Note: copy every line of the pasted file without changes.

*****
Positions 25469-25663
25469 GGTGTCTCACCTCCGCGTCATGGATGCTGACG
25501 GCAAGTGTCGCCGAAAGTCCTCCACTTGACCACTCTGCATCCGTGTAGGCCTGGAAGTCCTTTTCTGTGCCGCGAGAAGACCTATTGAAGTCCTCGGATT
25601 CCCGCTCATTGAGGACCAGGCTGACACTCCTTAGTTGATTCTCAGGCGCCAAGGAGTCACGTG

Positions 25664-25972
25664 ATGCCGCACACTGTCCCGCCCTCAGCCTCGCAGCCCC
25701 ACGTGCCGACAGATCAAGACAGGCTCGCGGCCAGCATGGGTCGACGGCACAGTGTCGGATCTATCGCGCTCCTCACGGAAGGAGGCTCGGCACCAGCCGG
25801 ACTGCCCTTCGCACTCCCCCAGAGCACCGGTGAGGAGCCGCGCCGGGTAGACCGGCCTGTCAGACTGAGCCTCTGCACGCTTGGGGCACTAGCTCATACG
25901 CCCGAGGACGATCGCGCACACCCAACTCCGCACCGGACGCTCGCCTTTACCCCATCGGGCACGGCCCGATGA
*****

Positions 25469-25663
25469 GGTGTCTCACCTCCGCGTCATGGATGCTGACG
25501 GCAAGTGTCGCCGAAAGTCCTCCACTTGACCACTCTGCATCCGTGTAGGCCTGGAAGTCCTTTTCTGTGCCGCGAGAAGACCTATTGAAGTCCTCGGATT
25601 CCCGCTCATTGAGGACCAGGCTGACACTCCTTAGTTGATTCTCAGGCGCCAAGGAGTCACGTG

Positions 25664-25972
25664 ATGCCGCACACTGTCCCGCCCTCAGCCTCGCAGCCCC
25701 ACGTGCCGACAGATCAAGACAGGCTCGCGGCCAGCATGGGTCGACGGCACAGTGTCGGATCTATCGCGCTCCTCACGGAAGGAGGCTCGGCACCAGCCGG
25801 ACTGCCCTTCGCACTCCCCCAGAGCACCGGTGAGGAGCCGCGCCGGGTAGACCGGCCTGTCAGACTGAGCCTCTGCACGCTTGGGGCACTAGCTCATACG
25901 CCCGAGGACGATCGCGCACACCCAACTCCGCACCGGACGCTCGCCTTTACCCCATCGGGCACGGCCCGATGA